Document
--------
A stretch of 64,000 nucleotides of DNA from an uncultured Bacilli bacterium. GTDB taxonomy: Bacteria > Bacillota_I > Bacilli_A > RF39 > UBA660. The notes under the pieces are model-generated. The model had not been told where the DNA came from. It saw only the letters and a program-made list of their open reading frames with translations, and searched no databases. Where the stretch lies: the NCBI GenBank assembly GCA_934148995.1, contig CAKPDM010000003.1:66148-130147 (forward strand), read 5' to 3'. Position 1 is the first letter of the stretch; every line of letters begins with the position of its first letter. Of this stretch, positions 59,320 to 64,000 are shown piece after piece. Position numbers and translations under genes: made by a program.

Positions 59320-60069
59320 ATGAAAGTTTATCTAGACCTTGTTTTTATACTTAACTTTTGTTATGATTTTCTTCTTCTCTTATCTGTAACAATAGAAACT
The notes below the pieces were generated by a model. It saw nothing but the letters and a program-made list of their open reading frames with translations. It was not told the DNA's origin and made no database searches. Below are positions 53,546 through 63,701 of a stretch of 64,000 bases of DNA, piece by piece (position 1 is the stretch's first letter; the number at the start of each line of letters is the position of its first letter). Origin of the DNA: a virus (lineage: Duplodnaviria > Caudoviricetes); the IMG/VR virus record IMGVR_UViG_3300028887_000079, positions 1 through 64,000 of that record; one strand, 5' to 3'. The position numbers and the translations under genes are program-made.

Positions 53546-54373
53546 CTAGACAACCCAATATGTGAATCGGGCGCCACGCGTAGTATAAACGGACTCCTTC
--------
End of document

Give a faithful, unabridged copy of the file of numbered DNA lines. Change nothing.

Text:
A stretch of 64,000 nucleotides of DNA from an uncultured Bacilli bacterium. GTDB taxonomy: Bacteria > Bacillota_I > Bacilli_A > RF39 > UBA660. The notes under the pieces are model-generated. The model had not been told where the DNA came from. It saw only the letters and a program-made list of their open reading frames with translations, and searched no databases. Where the stretch lies: the NCBI GenBank assembly GCA_934148995.1, contig CAKPDM010000003.1:66148-130147 (forward strand), read 5' to 3'. Position 1 is the first letter of the stretch; every line of letters begins with the position of its first letter. Of this stretch, positions 59,320 to 64,000 are shown piece after piece. Position numbers and translations under genes: made by a program.

Positions 59320-60069
59320 ATGAAAGTTTATCTAGACCTTGTTTTTATACTTAACTTTTGTTATGATTTTCTTCTTCTCTTATCTGTAACAATAGAAACT
The notes below the pieces were generated by a model. It saw nothing but the letters and a program-made list of their open reading frames with translations. It was not told the DNA's origin and made no database searches. Below are positions 53,546 through 63,701 of a stretch of 64,000 bases of DNA, piece by piece (position 1 is the stretch's first letter; the number at the start of each line of letters is the position of its first letter). Origin of the DNA: a virus (lineage: Duplodnaviria > Caudoviricetes); the IMG/VR virus record IMGVR_UViG_3300028887_000079, positions 1 through 64,000 of that record; one strand, 5' to 3'. The position numbers and the translations under genes are program-made.

Positions 53546-54373
53546 CTAGACAACCCAATATGTGAATCGGGCGCCACGCGTAGTATAAACGGACTCCTTC